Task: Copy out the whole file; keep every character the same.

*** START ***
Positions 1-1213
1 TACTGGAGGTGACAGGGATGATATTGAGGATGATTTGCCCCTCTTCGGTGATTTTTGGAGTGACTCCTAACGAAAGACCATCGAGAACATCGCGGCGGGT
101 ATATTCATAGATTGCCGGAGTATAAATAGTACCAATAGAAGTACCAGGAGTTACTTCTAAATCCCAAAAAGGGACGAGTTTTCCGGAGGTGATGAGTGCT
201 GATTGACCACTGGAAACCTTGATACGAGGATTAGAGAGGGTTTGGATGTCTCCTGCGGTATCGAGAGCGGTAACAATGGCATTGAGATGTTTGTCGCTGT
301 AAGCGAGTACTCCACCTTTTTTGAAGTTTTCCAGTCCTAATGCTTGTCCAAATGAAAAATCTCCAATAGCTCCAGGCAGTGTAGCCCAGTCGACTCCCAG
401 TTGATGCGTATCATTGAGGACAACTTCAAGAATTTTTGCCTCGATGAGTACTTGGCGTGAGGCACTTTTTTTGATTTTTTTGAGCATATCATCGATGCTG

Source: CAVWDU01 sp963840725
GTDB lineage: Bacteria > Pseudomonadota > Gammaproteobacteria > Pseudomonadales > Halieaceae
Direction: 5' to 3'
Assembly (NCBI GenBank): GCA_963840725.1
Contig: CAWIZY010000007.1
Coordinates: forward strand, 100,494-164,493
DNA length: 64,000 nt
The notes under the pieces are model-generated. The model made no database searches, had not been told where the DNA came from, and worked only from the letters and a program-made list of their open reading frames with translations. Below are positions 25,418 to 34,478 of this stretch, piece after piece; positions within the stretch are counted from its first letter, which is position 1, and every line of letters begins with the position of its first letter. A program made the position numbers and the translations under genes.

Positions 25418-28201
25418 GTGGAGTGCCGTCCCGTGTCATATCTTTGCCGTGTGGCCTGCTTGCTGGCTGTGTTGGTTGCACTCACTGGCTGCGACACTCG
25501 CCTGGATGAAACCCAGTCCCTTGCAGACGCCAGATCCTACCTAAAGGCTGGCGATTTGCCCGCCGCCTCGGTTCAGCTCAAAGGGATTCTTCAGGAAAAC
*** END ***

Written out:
Positions 1-1213
1 TACTGGAGGTGACAGGGATGATATTGAGGATGATTTGCCCCTCTTCGGTGATTTTTGGAGTGACTCCTAACGAAAGACCATCGAGAACATCGCGGCGGGT
101 ATATTCATAGATTGCCGGAGTATAAATAGTACCAATAGAAGTACCAGGAGTTACTTCTAAATCCCAAAAAGGGACGAGTTTTCCGGAGGTGATGAGTGCT
201 GATTGACCACTGGAAACCTTGATACGAGGATTAGAGAGGGTTTGGATGTCTCCTGCGGTATCGAGAGCGGTAACAATGGCATTGAGATGTTTGTCGCTGT
301 AAGCGAGTACTCCACCTTTTTTGAAGTTTTCCAGTCCTAATGCTTGTCCAAATGAAAAATCTCCAATAGCTCCAGGCAGTGTAGCCCAGTCGACTCCCAG
401 TTGATGCGTATCATTGAGGACAACTTCAAGAATTTTTGCCTCGATGAGTACTTGGCGTGAGGCACTTTTTTTGATTTTTTTGAGCATATCATCGATGCTG

Source: CAVWDU01 sp963840725
GTDB lineage: Bacteria > Pseudomonadota > Gammaproteobacteria > Pseudomonadales > Halieaceae
Direction: 5' to 3'
Assembly (NCBI GenBank): GCA_963840725.1
Contig: CAWIZY010000007.1
Coordinates: forward strand, 100,494-164,493
DNA length: 64,000 nt
The notes under the pieces are model-generated. The model made no database searches, had not been told where the DNA came from, and worked only from the letters and a program-made list of their open reading frames with translations. Below are positions 25,418 to 34,478 of this stretch, piece after piece; positions within the stretch are counted from its first letter, which is position 1, and every line of letters begins with the position of its first letter. A program made the position numbers and the translations under genes.

Positions 25418-28201
25418 GTGGAGTGCCGTCCCGTGTCATATCTTTGCCGTGTGGCCTGCTTGCTGGCTGTGTTGGTTGCACTCACTGGCTGCGACACTCG
25501 CCTGGATGAAACCCAGTCCCTTGCAGACGCCAGATCCTACCTAAAGGCTGGCGATTTGCCCGCCGCCTCGGTTCAGCTCAAAGGGATTCTTCAGGAAAAC